As I ran through the sweltering summer streets of Bristol recently, hauling my luggage and melting in my suit, I admit to harbouring more than a few unprintable words about the extinction rebellion protesters who had blocked the roads and prevented my taxi getting to the train station on time.
On reflection, once I'd made myself comfortable on the train and begun to cool down, I had to admit that I agree with most of the objectives of the protest – although perhaps not with some of the methods used.
While most of us haven't quite reached the point of taking to the streets in protest, more and more of us are taking positive action by taking greater care in our investment choices. In our work with both advisers and fund groups, RSMR has noticed an increasing appetite for funds that broadly follow a socially responsible investment (SRI) theme and there's no doubt that these types of funds are now becoming part of the mainstream.
Since 2012, when RSMR launched its SRI fund rating, we've seen significant changes in this area of the market. The traditional method of ethical investing is to focus almost entirely on issues, sectors and companies that investors might wish to avoid (ie – animal testing, armaments, tobacco) and this is still an approach that's employed successfully by some fund managers using a negative screening policy.
Increasingly though, we are seeing a shift towards a more positive screening approach that focuses on sectors and companies that are making a positive contribution to certain environmental, social or governance factors (ESG) such as climate change, human rights or scarcity of resources. This positive screening approach has led to the launch of a number of thematic funds that invest in companies or themes that are creating solutions to environmental or social issues. One of the growing themes of positive screening is sustainability, which is an approach that supports socially and environmentally efficient companies that operate responsible business practices.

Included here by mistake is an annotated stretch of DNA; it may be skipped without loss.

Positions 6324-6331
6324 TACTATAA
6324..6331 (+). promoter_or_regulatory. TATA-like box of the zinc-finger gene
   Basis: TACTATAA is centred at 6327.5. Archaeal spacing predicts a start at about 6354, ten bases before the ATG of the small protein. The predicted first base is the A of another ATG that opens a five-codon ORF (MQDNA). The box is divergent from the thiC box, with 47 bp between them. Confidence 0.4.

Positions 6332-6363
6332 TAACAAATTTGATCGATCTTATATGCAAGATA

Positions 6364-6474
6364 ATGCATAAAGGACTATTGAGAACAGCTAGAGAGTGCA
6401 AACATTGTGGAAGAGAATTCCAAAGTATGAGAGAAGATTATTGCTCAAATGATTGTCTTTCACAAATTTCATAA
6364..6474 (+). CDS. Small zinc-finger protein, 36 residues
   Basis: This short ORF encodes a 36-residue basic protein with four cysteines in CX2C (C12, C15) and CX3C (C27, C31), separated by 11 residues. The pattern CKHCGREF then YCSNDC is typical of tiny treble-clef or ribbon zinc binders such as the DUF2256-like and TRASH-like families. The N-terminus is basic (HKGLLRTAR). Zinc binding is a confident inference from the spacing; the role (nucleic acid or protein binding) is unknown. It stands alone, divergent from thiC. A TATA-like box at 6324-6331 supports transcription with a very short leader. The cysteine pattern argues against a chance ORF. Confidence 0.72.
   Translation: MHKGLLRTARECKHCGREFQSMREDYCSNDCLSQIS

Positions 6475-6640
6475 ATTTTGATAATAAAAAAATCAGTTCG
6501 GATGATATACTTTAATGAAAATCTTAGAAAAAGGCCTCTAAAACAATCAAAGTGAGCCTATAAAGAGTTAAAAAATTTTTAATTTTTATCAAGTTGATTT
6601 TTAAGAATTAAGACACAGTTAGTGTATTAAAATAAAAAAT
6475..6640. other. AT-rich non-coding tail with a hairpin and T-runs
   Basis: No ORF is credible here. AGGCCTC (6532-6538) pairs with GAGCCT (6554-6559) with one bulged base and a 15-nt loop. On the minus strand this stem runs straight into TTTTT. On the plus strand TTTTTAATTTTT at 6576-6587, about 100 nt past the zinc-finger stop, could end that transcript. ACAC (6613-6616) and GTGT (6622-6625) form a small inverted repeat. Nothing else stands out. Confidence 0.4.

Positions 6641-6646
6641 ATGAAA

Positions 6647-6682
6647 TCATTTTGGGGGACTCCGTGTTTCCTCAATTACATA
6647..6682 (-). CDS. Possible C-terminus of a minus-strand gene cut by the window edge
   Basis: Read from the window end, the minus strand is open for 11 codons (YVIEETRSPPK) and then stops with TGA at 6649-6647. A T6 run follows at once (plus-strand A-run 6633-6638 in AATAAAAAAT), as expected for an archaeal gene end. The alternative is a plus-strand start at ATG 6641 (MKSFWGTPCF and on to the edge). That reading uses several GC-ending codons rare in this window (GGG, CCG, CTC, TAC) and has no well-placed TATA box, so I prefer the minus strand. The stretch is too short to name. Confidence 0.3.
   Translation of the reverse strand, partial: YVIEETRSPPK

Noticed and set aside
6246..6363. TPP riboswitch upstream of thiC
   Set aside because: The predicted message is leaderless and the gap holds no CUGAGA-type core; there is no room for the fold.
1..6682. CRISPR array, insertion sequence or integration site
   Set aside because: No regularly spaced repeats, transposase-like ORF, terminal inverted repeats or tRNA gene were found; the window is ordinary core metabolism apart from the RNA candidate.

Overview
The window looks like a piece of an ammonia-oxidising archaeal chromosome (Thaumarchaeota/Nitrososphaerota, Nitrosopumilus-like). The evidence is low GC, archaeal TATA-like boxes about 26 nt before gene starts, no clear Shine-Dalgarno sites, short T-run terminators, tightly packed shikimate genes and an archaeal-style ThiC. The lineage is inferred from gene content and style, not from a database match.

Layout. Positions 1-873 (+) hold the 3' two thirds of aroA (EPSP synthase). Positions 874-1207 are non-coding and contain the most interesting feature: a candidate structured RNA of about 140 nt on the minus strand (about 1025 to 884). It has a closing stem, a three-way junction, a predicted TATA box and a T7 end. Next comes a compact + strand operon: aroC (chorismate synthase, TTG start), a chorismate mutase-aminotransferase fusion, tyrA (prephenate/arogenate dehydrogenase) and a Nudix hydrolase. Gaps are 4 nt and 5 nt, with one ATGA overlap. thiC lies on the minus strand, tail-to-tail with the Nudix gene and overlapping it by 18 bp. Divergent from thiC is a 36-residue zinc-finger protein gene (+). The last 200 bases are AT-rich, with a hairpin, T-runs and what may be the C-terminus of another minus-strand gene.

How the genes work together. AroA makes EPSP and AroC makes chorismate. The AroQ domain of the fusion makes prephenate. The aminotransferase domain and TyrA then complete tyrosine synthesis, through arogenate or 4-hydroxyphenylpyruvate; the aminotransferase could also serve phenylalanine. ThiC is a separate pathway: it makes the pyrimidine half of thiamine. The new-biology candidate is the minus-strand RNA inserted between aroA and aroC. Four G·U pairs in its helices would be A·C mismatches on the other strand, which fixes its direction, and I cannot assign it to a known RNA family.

In short, when it comes to SRI/ethical investing, there are a number of different approaches. This leads us on to one of the most common questions that I get asked by advisers – how can I construct a portfolio that meets the broader ethical aims of an investor while still providing a suitable level of risk?
For RSMR, it begins with asset allocation and a decision on how much to allocate to cash, fixed interest, UK and international equities and alternatives in order to fall within the required risk parameters. Once we've completed this first part, we then populate our models with RSMR SRI rated funds.
We're fortunate at RSMR in that we have a wealth of information at our fingertips from the detailed research we've conducted – our SRI rated funds demonstrate strong ethical credentials and a disciplined process. And no, we won't be fooled by the recent phenomenon of funds 'greenwashing' themselves.
This body of research provides a reasonable number of funds from which we can build different portfolios, safe in the knowledge that we not only understand how each individual fund works – but also how the overall strategy can be expected to behave based on the funds that are being blended together. This is the way that we've built our three discretionary SRI models, which match Synaptic risk levels 2,3 and 5.
RSMR's SRI ratings are freely available on the RSMR Research Hub – so advisers can use this as a resource from which to select funds for their own portfolios. But as with the construction of any portfolio, it's important to ensure that funds are selected in a way that ensures maximum diversity – never more so than in the SRI arena where there are so many specific themes represented.
The one concern that's often voiced about an ethical investment approach is that performance might be compromised, but that doesn't have to be the case. It's true that SRI funds might have some inherent investment biases, whether that's at sector level (for example the avoidance of mining) or in the style of investing (SRI equity funds are generally growth orientated). Should these particular sectors or styles be out of favour then SRI funds might underperform, but conversely if the opposite were true then SRI might outperform.
RSMR's view is that the ability of the fund manager and the strength of the overall investment process is the key factor in determining long term returns. There's no doubt that society is becoming more aware of the social and environmental challenges that face us, and for many investors, these considerations are beginning to inform the investment choices that they make.
It's important that advisers have a suitable option to offer when faced with an investor who wants to take a more ethical approach with their investment planning. This can be tackled either through the construction of some in-house portfolios (please feel free to use RSMR SRI ratings to help with portfolio construction) or through the use of discretionary SRI portfolios (hint hint; RSMR has three Synaptic risk-rated models).
Whichever route you decide to take, it's clear that the nation's investable assets are slowly migrating into the hands of investors who are more socially and environmentally aware. Your clients might not be stopping traffic at a protest, but they will increasingly be interested in where their money is invested – so be prepared.